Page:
More evidence of the depth of personal irresponsibility fostered by socialism. There will never be life without consequences. Teach your children how to accept responsibility and the character to do the right thing. The job of government is NOT to remove all responsibility for bad decisions from their most irresponsible citizens.
19:50 November 27, 2009 by nepo77
The Babyhatch system is revolutionary and even if it might seem from a episode of "Futurama", it saves Lifes. The Ethic council thinks it can control everything but it cant.
23:54 November 27, 2009 by Talonx
"More evidence of the depth of personal irresponsibility fostered by socialism"

Are you nuts, what does this have to do with socialism. Even if it did have anything to do with socialism, your argumentation is destroyed by infant mortality and abandonment in 'democratic' (single quotes for ambiguity not sarcasm) societies like the U.S.

I fail to see how protecting the life a born child is removing responsibility. Sort of a zero sum issue.
06:04 November 28, 2009 by Cincinnatus
Dear Talonx - Don't worry. I can see that you were educated in Germany. I won't embarrass you with explicit refutation. You Marxists wouldn't understand anyway.
09:25 November 28, 2009 by Talonx
Actually I'm an American educated in the Midwest (Indiana to be specific).

Marxism by the way is not the same thing as Socialism. Regardless of what your saviour Beck tells you.

In any case, you don't leave much to respond to so I'll assume you have nothing more to say. Next time, maybe you should try to get your talking points out of the records of factual events and books rather than stock phrases provided by undereducated professional opinionists with zero real world experience outside the U.S.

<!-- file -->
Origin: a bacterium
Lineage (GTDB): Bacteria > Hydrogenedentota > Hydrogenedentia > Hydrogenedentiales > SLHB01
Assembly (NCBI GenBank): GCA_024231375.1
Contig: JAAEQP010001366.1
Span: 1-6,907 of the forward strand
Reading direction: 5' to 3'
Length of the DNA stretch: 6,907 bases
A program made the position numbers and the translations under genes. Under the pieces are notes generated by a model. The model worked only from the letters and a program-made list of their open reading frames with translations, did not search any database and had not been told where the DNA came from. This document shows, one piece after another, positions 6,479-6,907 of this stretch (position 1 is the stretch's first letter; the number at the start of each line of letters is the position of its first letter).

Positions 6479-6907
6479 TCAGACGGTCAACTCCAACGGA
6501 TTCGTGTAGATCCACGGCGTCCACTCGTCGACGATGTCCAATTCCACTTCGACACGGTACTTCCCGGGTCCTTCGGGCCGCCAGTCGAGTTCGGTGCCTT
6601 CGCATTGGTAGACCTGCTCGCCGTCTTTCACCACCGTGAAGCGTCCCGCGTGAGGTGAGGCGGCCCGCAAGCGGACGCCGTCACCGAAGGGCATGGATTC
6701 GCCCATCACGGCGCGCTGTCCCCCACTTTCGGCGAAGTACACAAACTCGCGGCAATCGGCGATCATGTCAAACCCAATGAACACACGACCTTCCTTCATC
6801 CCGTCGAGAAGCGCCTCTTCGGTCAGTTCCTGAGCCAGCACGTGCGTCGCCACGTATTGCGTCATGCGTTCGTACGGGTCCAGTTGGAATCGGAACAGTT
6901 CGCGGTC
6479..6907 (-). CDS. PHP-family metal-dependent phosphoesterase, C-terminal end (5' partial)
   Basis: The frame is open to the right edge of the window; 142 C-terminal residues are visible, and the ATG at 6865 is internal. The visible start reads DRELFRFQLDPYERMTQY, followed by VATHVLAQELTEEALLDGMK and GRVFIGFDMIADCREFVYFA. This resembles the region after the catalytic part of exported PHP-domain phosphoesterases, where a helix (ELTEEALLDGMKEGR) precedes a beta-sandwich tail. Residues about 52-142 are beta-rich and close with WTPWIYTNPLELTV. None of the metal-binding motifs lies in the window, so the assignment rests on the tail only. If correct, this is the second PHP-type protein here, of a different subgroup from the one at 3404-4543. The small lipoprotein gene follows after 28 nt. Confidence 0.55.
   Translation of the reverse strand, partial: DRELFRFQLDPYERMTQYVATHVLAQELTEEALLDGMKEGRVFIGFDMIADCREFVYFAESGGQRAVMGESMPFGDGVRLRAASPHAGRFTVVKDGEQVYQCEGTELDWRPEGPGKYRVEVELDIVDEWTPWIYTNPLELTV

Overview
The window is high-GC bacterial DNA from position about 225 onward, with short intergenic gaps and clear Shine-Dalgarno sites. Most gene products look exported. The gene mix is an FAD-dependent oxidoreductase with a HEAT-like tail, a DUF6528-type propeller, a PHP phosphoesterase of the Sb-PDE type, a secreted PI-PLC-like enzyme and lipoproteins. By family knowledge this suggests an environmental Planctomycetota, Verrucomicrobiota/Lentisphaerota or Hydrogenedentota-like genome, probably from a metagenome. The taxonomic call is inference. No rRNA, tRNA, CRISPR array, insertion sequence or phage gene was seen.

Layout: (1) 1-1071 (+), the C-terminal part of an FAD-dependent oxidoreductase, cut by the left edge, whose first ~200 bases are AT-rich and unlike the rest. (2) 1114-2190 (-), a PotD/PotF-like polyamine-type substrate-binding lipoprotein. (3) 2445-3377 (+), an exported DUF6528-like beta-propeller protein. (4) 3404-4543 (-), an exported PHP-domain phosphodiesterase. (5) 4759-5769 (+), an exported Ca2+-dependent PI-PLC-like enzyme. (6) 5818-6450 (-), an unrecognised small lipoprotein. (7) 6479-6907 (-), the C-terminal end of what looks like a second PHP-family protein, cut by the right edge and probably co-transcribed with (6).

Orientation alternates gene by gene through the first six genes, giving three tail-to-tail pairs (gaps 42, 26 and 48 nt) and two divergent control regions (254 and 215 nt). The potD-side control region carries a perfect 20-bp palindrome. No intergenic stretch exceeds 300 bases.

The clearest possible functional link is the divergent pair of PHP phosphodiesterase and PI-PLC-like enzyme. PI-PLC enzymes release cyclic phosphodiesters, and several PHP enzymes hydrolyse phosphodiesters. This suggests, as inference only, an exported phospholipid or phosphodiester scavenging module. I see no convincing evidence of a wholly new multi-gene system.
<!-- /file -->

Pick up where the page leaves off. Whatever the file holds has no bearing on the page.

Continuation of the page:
17:11 November 28, 2009 by YankeeT
The babies are safer in "the system" than with the people that brought them into the world. The orphanage or other institutions can feed and care for these young ones until one of us steps up and accepts the responsibility for raising them.

I don't doubt the baby hatch system has saved these young lives.

Vangi33: Take a closer look at signage William Thirteen loves so much. The baby is placed in a crib, not a metal box. (When the hatch is opened an alarm goes off in the building so a worker can collect the child immediately. I don't doubt a camera is set up on the other side of the wall where the crib sits so that workers can see the baby as another goes to collect it.) This should have been obvious.
15:01 November 29, 2009 by Deutschguy
Everything is a trade off. The baby's life is saved, and probably has higher quality long-term, BECAUSE there is total anonymity for the mother. That the baby can't know its origins is sad, but it's better than having the child abandoned or murdered.

Cincinnatus is an idiot. I'm an American capitalist pig and educated in the US, and I still believe the Babyklappen system is a wise and compassionate thing to have.